At the State of the Union address last month President Biden covered a variety of topics and, regardless of your political leanings, you might be interested in what he had to say about manufacturing. If you didn’t tune in, here’s a highlight about the Buy American Act.
Biden stated, “Buy American has been the law of the land since 1933. But for too long, past administrations have found ways to get around it…I’m announcing new standards to require all construction materials used in federal infrastructure projects to be made in America.” These words hold much promise.
If followed through, these standards would provide a huge boost to such industries as US Steel. The additional attention might even provide more incentive to uphold environmental promises to stay competitive in the global market. But Alliance for American Manufacturing President Scott Paul maintains some skepticism.
In a recent article “Opinion: For good of Ohio, Biden, government must give teeth to Buy America” he writes: “The U.S. Department of Transportation, for example, is proposing to allow in its contracts non-compliant products and materials at an amount that exceeds the total cost of the materials in many projects. In effect, that would create another huge loophole to exploit for importers – all under the auspices of creating a market for domestic manufacturers.”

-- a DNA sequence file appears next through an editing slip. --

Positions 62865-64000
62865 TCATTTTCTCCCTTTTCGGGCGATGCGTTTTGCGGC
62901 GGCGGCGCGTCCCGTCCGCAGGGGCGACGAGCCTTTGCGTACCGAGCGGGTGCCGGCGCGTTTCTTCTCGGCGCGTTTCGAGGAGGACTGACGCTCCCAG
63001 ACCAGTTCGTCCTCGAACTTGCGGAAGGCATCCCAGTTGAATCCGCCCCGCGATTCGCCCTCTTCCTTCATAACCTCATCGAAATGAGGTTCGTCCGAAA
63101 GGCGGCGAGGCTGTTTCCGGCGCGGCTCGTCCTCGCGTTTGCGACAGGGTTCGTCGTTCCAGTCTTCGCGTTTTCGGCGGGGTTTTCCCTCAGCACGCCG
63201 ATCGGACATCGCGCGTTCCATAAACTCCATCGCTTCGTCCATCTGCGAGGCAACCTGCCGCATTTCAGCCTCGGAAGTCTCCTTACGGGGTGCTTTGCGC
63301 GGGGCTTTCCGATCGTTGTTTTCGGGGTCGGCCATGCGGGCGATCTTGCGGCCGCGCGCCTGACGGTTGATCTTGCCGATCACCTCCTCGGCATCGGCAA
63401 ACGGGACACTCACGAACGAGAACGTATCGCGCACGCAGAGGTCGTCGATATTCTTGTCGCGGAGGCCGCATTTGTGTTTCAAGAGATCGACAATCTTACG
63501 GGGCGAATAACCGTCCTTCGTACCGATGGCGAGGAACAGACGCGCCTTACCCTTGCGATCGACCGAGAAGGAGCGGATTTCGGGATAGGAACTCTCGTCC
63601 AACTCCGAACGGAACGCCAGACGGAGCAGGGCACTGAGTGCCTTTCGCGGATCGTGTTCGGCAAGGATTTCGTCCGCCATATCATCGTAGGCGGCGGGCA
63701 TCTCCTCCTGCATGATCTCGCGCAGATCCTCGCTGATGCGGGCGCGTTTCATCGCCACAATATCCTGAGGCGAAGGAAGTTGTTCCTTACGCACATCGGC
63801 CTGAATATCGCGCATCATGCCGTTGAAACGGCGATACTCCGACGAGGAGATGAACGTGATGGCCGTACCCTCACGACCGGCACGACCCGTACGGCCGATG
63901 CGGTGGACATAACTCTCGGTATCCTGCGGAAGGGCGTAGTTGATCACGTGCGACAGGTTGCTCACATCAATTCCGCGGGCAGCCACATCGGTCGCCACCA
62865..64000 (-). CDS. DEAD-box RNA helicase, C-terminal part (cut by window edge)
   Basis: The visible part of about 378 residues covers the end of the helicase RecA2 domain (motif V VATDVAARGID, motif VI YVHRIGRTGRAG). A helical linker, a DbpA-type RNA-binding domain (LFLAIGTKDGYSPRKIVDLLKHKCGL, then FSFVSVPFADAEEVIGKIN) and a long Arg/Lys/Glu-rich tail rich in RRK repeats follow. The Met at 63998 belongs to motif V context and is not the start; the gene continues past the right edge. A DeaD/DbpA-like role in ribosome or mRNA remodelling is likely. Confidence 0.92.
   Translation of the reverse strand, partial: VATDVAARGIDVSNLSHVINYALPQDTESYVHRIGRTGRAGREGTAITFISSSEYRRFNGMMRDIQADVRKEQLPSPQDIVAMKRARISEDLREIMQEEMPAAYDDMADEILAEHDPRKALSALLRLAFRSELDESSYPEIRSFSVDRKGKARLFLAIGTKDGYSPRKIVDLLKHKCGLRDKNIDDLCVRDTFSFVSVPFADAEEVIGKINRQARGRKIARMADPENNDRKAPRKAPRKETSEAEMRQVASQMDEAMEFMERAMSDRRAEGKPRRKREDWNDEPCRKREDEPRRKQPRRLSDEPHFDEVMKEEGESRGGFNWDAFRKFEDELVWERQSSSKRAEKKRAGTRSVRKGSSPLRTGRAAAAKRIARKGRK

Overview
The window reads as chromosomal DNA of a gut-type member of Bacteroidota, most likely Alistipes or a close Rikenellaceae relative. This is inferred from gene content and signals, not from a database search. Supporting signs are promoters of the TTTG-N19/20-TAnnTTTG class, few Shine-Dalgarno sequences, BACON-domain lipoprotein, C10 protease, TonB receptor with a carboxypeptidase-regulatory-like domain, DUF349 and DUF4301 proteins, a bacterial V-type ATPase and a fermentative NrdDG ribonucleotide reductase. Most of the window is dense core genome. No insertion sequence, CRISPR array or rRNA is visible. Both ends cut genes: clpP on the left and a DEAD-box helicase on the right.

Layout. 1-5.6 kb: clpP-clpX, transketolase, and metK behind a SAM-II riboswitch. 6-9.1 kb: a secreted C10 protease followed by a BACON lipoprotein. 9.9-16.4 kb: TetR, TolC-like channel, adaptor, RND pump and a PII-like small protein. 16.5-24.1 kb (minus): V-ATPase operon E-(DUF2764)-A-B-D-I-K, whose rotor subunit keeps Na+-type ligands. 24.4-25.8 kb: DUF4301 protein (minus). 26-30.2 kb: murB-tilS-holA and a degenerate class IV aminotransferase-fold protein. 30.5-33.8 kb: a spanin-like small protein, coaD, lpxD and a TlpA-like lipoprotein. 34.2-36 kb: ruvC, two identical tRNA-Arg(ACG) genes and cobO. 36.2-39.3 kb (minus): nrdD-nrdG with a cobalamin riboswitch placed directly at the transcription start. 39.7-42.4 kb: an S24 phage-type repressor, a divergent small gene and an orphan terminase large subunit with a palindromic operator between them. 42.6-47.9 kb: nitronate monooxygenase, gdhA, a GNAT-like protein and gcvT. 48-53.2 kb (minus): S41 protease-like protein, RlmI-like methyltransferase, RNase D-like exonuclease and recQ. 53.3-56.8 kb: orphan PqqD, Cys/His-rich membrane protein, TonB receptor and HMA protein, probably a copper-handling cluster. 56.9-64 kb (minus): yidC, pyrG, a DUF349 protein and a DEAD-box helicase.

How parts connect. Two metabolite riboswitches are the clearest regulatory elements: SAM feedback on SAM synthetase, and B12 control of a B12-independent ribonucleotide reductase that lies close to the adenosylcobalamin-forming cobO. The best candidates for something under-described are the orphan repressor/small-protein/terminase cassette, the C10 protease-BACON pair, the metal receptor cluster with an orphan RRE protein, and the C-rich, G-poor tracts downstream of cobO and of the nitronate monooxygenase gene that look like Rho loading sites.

Beyond steel, the concern for how the Buy American act is implemented impacts all construction projects. Ohio has several large infrastructures works down the pipeline, much like Connecticut. Both states also have highly skilled workforces and agricultural histories in common. With this in mind, Scott Paul’s concerns for Ohio could also apply to CT, should any of its many state construction projects also require federal backing. Check out the full list of the planned CT gov construction projects.
Shifting focus north of CT, similarly frustrating noncompliance for safety and assembly standards is familiar to members of the Massachusetts Bay Transportation Authority (MBTA). Regarding Springfield’s planned Orange and Red line cars, Elizabeth Brotherton-Bunch writes this in the Alliance for American Manufacturing blog post: “ …it shouldn’t really be much of a surprise that the project is now significantly behind schedule and the 90 out of 340 rail cars that have been built have been riddled with major safety problems.”
This lack of surprise stems from the numerous questionable practices performed by the Chinese state-owned contract holder of the project: CRRC.
At the end of the day Buy American isn’t just the right thing to do, it’s the smart thing to do. After all, as the adage says, “You get what you paid for.” If you’re in need of products or services and want to start in CT, Contact Us and we can assist in finding the solution that’s right for your challenge.